Tag:Edinson Volquez
Posted on: June 5, 2008 5:21 pm

Stat of the Week

Another installment of the John Dewan Stat of the Week, reprinted with permission:

What's better than ERA to measure a pitcher’s effectiveness?

June 5, 2008

For hitters, for years and years, it was batting average that was thought to be the best single statistic to look at to evaluate a hitter. In the last couple of decades, the weaknesses of batting average have been exposed and the value of getting on base and hitting for power have become better recognized. The stat that is becoming the new standard for hitters is OPS—On-base percentage Plus Slugging percentage.

For pitchers, the standard is ERA. Compared to batting average, it provides a much better representation of effectiveness. It measures the most important quality of a pitcher's job, preventing runs. However, it too has its flaws. The biggest flaw is that a pitcher's ERA can be greatly affected by the pitchers that immediately follow him in a game, both positively and negatively.

Enter Opponent OPS. This is a stat that you hardly ever see. It makes just as much sense to look at Opponent OPS for pitchers as it does to look at a hitter's own OPS. We just recently added this as a leaderboard titled "Opponent OPS" to Bill James Online and I wanted to share it with you.

ERA is going to continue to be the standard, and I will personally look at ERA for every pitcher, but I think Opponent OPS may be a better indicator of a pitcher's overall effectiveness. In fact, in a way, we've been suggesting this for quite a while as we've published component ERA in the Bill James Handbook. Component ERA is, in essence, a restated Opponent OPS since it is based on nearly the exact same components that go into OPS, namely hits, home runs, walks allowed, and hit batsmen. Opponent OPS adds in doubles and triples allowed as part of the equation.

Here are the Opponent OPS leaders thus far this year:

Opponent OPS—2008
Player  OPS ERA 
Ryan Dempster, Cubs  .561 2.75
Edinson Volquez, Reds  .563  1.32
Brandon Webb, Diamondbacks  .567  2.69
Shaun Marcum, Blue Jays  .568  2.63
Jose A. Contreras, White Sox  .570  2.89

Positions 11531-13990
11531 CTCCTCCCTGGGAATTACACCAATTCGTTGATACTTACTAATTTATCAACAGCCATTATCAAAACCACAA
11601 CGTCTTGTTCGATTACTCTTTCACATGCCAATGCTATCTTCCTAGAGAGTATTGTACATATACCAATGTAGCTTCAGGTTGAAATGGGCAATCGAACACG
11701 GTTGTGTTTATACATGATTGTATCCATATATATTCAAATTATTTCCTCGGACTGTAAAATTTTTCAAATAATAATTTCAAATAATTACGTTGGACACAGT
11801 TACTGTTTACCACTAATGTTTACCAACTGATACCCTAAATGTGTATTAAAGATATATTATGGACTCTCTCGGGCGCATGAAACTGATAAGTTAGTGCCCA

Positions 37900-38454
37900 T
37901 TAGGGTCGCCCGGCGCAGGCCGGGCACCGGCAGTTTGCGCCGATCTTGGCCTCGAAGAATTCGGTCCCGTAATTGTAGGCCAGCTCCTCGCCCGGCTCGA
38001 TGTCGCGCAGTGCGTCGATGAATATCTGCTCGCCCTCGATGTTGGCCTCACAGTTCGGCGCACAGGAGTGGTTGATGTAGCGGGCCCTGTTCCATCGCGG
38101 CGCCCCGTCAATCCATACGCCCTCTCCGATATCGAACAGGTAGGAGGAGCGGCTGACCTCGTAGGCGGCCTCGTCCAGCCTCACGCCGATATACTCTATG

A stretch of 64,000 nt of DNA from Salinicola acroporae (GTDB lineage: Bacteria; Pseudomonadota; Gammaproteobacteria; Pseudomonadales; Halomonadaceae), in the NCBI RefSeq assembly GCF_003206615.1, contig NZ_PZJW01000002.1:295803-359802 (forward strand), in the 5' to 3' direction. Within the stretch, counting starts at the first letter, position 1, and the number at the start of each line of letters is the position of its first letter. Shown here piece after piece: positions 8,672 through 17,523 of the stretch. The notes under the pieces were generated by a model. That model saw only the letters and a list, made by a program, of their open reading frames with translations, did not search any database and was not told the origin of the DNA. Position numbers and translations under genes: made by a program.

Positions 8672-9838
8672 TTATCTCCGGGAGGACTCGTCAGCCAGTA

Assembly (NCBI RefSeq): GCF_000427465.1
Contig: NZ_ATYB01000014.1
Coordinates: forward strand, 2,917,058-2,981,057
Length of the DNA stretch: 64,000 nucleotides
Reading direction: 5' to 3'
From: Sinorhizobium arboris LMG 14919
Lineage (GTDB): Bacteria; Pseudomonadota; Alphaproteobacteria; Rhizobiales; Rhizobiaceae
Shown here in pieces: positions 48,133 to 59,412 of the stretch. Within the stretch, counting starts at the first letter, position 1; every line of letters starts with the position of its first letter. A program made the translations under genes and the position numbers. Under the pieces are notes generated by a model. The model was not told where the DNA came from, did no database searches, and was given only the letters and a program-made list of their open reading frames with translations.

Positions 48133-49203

Ervin Santana, Angels  .592  3.02
Cliff Lee, Indians  .603  2.45
Roy Halladay, Blue Jays  .609 2.94
Joe Saunders, Angels  .614  2.63
Tim Lincecum, Giants  .624  2.23

The number one guy so far this year is a surprise, the Cubs' Ryan Dempster. Dempster struggled as a starter and did well as a reliever earlier in his career. Now he is turning it around and doing great as a starter after having some relief problems late last year.

Copyright © 2008 by John Dewan.
Permission to reprint or broadcast this information is granted only if used in conjunction with the following citation: "Used with permission from John Dewan's Stat of the Week™, www.statoftheweek.com."

You cannot expect Dempster, Volquez and Contreras to maintain their wicked pace. But the inclusion of Santana and Saunders is interesting. Those guys have become big-time winners for a solid pitching-and-defense contender in Anaheim. Scott White has a distaste for Saunders, but the rookie is a bit mistaken on what is a pretty solid young lefty.


Posted on: May 8, 2008 10:35 am

He went to Jered?

OK, I have to shift gears on Jered Weaver now. He looks too risky to consider a must-start two-start pitcher at this point. He was beaten up pretty badly Wednesday.

I still trust he will turn it around and be a winner for you, but you might not want to take that risk next week.

Let's replace Weaver with a young arm that clearly is too good to sit:

Must-start two-start pitcher
Edinson Volquez CIN
(05/13) vs. FLA Mark Hendrickson 
(05/18) vs. CLE Paul Byrd 
95 percent owned 81 percent starting


Posted on: May 7, 2008 5:45 pm

Video notes for Pitching Planner

-- Rich Harden returning Sunday ... Chad Gaudin to the bullpen
-- Gavin Floyd red hot ... is this guy for real? Yeah, he is.
-- Edinson Volquez is, too. Who do you like better Cueto or Volquez?
-- Sidney Ponson, too? Is he for real? Um, not really. High-risk for AL-only leagues still.
-- Bronson Arroyo struggling. What are the Reds to do? Homer Bailey?
-- Dodgers going without a No. 5 starter whenever possible? Jason Schmidt or Clayton Kershaw a candidate? Sure, around June 1.
-- Joe Borowski will return as the closer.
-- Eric Gagne struggling. How long can they stick with him?

Must-start two-start pitcher
Jered Weaver ANA 
(05/13) vs. CHW John Danks 
(05/18) vs. LAD Derek Lowe 
94 percent owned 72 percent starting

Must-sit two-start pitcher
Barry Zito SF
(05/12) vs. HOU Roy Oswalt 
(05/17) vs. CHW Mark Buehrle 
34 percent owned 11 percent starting

Two-start sleepers (50 percent ownership of less)  
Mike Mussina NYY
(05/13) @ TB Edwin Jackson 
(05/18) vs. NYM John Maine 
50 percent owned 32 percent starting

Kevin Slowey MIN 
(05/13) vs. TOR Jesse Litsch 
(05/18) @ COL Jeff Francis 
16 percent owned 6 percent started

Nick Adenhart ANA 
(05/12) vs. CHW Mark Buehrle 
(05/17) vs. LAD Brad Penny 
21 percent owned 7 percent starting


Posted on: April 3, 2008 6:22 pm

Here's Johnny!!! Holy Cueto!!!

It might already be too late to say pick him up, but Johnny Cueto sure set the world on fire in his major league debut. Dominican Diaper Dandy indeed.

No hitter into the seventh, allowing just a solo homer to Justin Upton for his lone hit and lone run through seven innings.

10 K's. 10 friggin' K's.

The most impressive part of his performance was how much he pounded the zone and kept his pitch count down. Young pitchers tend to tread lightly, but Cueto was a go-getter.

If you missed out of Cueto, there is a consolation prize. Edinson Volquez, the Reds' No. 5 starter. Pick up Volquez now if you have room -- especially if you missed the boat on Cueto.


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